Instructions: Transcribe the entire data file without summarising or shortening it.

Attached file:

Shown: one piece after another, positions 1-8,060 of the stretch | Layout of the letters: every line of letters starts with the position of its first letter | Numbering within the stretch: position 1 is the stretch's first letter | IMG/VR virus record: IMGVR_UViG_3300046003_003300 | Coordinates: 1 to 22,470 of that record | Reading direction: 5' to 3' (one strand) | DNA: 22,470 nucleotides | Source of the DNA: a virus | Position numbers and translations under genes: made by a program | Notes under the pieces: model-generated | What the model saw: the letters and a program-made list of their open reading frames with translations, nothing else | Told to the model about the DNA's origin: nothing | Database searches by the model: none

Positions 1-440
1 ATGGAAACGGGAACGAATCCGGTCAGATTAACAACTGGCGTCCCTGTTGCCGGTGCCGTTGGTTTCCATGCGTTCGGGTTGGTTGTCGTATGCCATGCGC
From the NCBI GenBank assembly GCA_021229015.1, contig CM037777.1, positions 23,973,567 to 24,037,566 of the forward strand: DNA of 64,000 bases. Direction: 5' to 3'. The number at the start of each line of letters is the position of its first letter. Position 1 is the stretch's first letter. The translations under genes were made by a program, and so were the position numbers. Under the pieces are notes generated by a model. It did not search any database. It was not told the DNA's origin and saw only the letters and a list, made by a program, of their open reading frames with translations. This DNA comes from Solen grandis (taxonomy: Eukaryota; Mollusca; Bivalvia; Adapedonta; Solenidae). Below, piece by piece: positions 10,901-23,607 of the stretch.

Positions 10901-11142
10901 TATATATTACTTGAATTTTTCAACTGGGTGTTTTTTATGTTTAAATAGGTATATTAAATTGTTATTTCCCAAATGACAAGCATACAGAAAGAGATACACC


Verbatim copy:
Shown: one piece after another, positions 1-8,060 of the stretch | Layout of the letters: every line of letters starts with the position of its first letter | Numbering within the stretch: position 1 is the stretch's first letter | IMG/VR virus record: IMGVR_UViG_3300046003_003300 | Coordinates: 1 to 22,470 of that record | Reading direction: 5' to 3' (one strand) | DNA: 22,470 nucleotides | Source of the DNA: a virus | Position numbers and translations under genes: made by a program | Notes under the pieces: model-generated | What the model saw: the letters and a program-made list of their open reading frames with translations, nothing else | Told to the model about the DNA's origin: nothing | Database searches by the model: none

Positions 1-440
1 ATGGAAACGGGAACGAATCCGGTCAGATTAACAACTGGCGTCCCTGTTGCCGGTGCCGTTGGTTTCCATGCGTTCGGGTTGGTTGTCGTATGCCATGCGC
From the NCBI GenBank assembly GCA_021229015.1, contig CM037777.1, positions 23,973,567 to 24,037,566 of the forward strand: DNA of 64,000 bases. Direction: 5' to 3'. The number at the start of each line of letters is the position of its first letter. Position 1 is the stretch's first letter. The translations under genes were made by a program, and so were the position numbers. Under the pieces are notes generated by a model. It did not search any database. It was not told the DNA's origin and saw only the letters and a list, made by a program, of their open reading frames with translations. This DNA comes from Solen grandis (taxonomy: Eukaryota; Mollusca; Bivalvia; Adapedonta; Solenidae). Below, piece by piece: positions 10,901-23,607 of the stretch.

Positions 10901-11142
10901 TATATATTACTTGAATTTTTCAACTGGGTGTTTTTTATGTTTAAATAGGTATATTAAATTGTTATTTCCCAAATGACAAGCATACAGAAAGAGATACACC